In that moment, we are acquainted with another particularly important character called Seath the Scaleless. Seath was a dragon that, as you may guess, was born with no scales at all. This did not cope well for him since the dragon’s scales are what makes dragons immortal: he grew jealous of the other dragons, which gradually led him to the decision of betraying his whole specie: he defected for Gwyn and told him the secret to defeat the dragons. 

They are, conveniently, weak to lighting.  

Gwyn shooting lightning at the dragons
Gwyn shooting lightning at the dragons in the opening cinematic, via Fextralife

The war did not last long after that: Gwyn, going full Zeus, destroyed the dragons’ scales while Nito, the Witch of Izalith, and the Furtive Pigmy finished them off. 
Almost all dead, the dragons left their reign over Lordran to the new Lords and a new age, the Age of Fire, began. 

The Age of Fire 

With the war in the past, the Lords can now focus on shaping the destiny of Lordran for better or worse… with a focus on “worse”, in my opinion.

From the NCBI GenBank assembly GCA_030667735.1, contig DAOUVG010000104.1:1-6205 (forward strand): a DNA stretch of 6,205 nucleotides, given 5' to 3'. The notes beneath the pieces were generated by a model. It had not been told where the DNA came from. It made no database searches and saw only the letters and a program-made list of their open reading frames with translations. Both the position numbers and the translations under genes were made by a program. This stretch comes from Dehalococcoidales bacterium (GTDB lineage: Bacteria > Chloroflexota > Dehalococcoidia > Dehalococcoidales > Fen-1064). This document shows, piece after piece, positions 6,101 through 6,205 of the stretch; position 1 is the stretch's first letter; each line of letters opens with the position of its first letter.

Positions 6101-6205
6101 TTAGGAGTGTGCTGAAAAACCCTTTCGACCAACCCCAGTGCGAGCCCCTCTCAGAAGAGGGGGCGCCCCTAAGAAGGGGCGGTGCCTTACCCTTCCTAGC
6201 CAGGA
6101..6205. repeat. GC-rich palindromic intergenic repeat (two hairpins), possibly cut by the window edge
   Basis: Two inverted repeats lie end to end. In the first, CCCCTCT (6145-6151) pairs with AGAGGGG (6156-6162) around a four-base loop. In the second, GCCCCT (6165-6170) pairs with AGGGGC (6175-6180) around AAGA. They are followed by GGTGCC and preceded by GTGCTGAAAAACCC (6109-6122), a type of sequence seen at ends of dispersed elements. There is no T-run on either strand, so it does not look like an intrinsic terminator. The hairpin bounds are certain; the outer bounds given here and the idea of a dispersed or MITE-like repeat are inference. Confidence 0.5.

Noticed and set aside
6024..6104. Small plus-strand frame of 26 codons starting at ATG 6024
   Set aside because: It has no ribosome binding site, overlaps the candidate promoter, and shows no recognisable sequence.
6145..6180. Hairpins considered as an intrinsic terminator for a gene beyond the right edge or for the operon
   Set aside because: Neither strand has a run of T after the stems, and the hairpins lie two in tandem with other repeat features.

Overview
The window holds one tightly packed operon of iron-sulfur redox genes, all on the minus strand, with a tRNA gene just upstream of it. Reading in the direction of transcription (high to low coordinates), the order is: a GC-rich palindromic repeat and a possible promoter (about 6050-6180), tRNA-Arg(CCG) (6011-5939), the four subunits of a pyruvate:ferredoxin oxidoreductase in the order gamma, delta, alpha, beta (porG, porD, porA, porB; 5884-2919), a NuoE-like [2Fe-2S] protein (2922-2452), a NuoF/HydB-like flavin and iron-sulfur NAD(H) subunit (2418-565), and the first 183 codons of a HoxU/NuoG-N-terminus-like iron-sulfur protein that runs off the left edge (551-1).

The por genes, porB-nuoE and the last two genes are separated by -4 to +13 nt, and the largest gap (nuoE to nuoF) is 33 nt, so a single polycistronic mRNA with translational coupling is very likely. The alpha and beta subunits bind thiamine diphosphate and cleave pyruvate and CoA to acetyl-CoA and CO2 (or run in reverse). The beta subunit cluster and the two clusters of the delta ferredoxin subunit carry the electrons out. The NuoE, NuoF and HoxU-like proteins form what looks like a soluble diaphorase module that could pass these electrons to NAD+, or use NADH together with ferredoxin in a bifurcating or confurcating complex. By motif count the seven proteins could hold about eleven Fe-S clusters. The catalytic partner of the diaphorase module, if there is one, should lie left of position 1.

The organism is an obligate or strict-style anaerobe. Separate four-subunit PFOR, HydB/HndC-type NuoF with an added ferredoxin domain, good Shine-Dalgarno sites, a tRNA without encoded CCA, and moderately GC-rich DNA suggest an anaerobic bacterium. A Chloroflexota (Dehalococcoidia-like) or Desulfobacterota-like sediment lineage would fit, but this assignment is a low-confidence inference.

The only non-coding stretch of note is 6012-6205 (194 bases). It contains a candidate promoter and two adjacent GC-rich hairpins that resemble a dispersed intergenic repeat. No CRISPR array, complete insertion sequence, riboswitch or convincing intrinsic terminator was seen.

At least it started great! 
Gwyn founded the beautiful city of Anor Londo and established his throne there; Nito went underground and kept managing the dead; the Witch of Izalith started experimenting on several powerful sorceries and pyromancies, and the Furtive Pigmy split his Dark Soul in several fragments and created humanity. After being gifted a city at the edge of Lordran by Gwyn as a reward for fighting in the war, he will not be present anymore in any lore that we care about here.  

The city of Anor Londo
The city of Anor Londo, via Nintendo Blast

But a problem arose and was taking away the Lords’ sovereign: the First Flame, that same fire which created and still fuels the Lord’s Souls, is fading. Seeing how the flame is connected to their Souls, that means that their power would fade as well.